To investigate the effect of bone–KW friction conditions on SCHF post-operative mechanical stability and to formulate clinical guidelines for KW configuration under different conditions.
Finite element-based model of a fixated SCHF was used to simulate structure stability for two lateral divergent versus crossed lateral and medial KW configurations under varying KW–bone friction conditions.
Finite element simulations demonstrated that crossed KWs provide superior stability compared with the divergent configuration when KW–bone bonding is compromised. When KW–bone bonding conditions are adequate, crossed and divergent KW configurations provide similar, sufficient fracture stability.
Under normal bone–implant interface conditions, the two diverging lateral KW configuration offers satisfactory mechanical stability and may be the preferred choice of SCHF fixation. When KW–bone bonding is suboptimal, as when one or more of the lateral KWs are re-drilled, addition of a medial KW should be considered in order to improve stability despite risk to ulnar nerve.
PMCID: PMC3886359  PMID: 24432122
Pediatric; Supra-condylar; Finite elements; Kirschner wires
5.  75kDa SirT1 Blocks TNFα-Mediated Apoptosis in Human Osteoarthritic Chondrocytes 
Arthritis and Rheumatism  2012;64(3):718-728.
SirT1 has been previously implicated in the regulation of human cartilage homeostasis and chondrocyte survival. Exposing human osteoarthritic chondrocytes to TNFα generates a stable and enzymatically inactive 75kDa form of SirT1 (75SirT1) via Cathepsin B-mediated cleavage. Because 75SirT1 is resistant to further degradation, we assumed it has a distinct role in osteoarthritis (OA) pathology, which we sought out to identify in this study.
OA and normal human chondrocytes were analyzed for the presence of Cathepsin B and 75SirT1. Confocal imaging of SirT1 monitored its subcellular trafficking following TNFα stimulation. Co-immunofluorescent staining was carried out for Cathepsin B, mitochondrial Cox IV and Lysosome-associated membrane protein I (LAMP-I) together with SirT1. Human chondrocyte were tested for apoptosis via FACS analysis and immunoblotting for caspase 3 and 8. Human chondrocyte mitochondrial extracts were obtained and analyzed for 75SirT1/Cytochrome C association.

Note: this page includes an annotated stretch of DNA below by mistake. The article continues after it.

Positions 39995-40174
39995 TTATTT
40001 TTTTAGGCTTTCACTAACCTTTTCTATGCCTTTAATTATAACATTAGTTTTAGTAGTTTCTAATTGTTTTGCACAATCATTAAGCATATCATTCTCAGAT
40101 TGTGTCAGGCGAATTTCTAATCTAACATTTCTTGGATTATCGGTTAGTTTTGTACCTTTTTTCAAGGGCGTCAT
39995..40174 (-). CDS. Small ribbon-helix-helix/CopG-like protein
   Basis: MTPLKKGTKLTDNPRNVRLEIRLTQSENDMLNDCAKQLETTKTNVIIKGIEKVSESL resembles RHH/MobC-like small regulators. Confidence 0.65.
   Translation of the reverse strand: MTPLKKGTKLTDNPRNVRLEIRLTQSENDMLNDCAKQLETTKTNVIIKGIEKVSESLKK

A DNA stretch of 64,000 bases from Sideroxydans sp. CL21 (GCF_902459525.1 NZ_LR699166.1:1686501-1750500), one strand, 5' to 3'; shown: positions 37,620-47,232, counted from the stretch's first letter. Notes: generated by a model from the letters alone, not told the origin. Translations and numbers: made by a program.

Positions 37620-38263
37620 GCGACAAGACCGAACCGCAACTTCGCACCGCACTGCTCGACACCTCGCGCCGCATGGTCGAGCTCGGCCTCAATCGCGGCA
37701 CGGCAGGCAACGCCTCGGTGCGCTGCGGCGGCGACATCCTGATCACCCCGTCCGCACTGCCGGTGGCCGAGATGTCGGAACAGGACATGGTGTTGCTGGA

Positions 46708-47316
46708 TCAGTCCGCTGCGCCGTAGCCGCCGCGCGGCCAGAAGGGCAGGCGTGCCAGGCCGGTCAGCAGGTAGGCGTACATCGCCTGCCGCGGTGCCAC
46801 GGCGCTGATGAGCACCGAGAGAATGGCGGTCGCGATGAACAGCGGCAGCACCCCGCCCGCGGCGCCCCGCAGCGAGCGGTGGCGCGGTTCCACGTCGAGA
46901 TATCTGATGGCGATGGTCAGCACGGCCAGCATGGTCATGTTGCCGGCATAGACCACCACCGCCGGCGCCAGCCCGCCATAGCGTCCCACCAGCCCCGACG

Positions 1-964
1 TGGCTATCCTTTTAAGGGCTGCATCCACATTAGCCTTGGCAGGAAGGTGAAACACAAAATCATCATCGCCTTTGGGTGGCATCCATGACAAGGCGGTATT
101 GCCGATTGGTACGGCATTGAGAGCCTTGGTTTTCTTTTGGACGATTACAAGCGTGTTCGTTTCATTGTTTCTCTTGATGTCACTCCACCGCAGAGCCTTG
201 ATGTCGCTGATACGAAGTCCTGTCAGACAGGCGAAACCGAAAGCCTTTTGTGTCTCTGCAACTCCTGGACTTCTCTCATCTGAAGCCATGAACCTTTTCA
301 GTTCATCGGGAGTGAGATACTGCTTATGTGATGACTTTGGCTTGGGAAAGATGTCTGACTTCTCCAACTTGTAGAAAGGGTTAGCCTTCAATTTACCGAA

Confocal imaging and immunoblot analyses following TNFα challenge of human chondrocytes, demonstrated that 75SirT1 was exported to the cytoplasm and colocalized with the mitochondrial membrane. Consistently, immunoprecipitation and immunoblot analyses revealed that 75SirT1 is enriched in mitochondrial extracts and associates with Cytochrome C, following TNFα stimulation. Preventing nuclear export of 75SirT1 or reducing levels of FLSirT1 and 75SirT1 augmented chondrocyte apoptosis in the presence of TNFα Cathepsin B and 75SirT1 were elevated in OA vs. normal chondrocytes. Additional analyses shows that human chondrocytes exposed to OA-derived synovial fluid generate the 75SirT1 fragment.
These data suggest that 75SirT1 promotes chondrocyte survival following exposure to proinflammatory cytokines.
PMCID: PMC3269551  PMID: 21987377
6.  Reinforcing the role of the conventional C-arm - a novel method for simplified distal interlocking 
The common practice for insertion of distal locking screws of intramedullary nails is a freehand technique under fluoroscopic control. The process is technically demanding, time-consuming and afflicted to considerable radiation exposure of the patient and the surgical personnel. A new concept is introduced utilizing information from within conventional radiographic images to help accurately guide the surgeon to place the interlocking bolt into the interlocking hole. The newly developed technique was compared to conventional freehand in an operating room (OR) like setting on human cadaveric lower legs in terms of operating time and radiation exposure.
The proposed concept (guided freehand), generally based on the freehand gold standard, additionally guides the surgeon by means of visible landmarks projected into the C-arm image. A computer program plans the correct drilling trajectory by processing the lens-shaped hole projections of the interlocking holes from a single image. Holes can be drilled by visually aligning the drill to the planned trajectory. Besides a conventional C-arm, no additional tracking or navigation equipment is required.
Ten fresh frozen human below-knee specimens were instrumented with an Expert Tibial Nail (Synthes GmbH, Switzerland). The implants were distally locked by performing the newly proposed technique as well as the conventional freehand technique on each specimen. An orthopedic resident surgeon inserted four distal screws per procedure. Operating time, number of images and radiation time were recorded and statistically compared between interlocking techniques using non-parametric tests.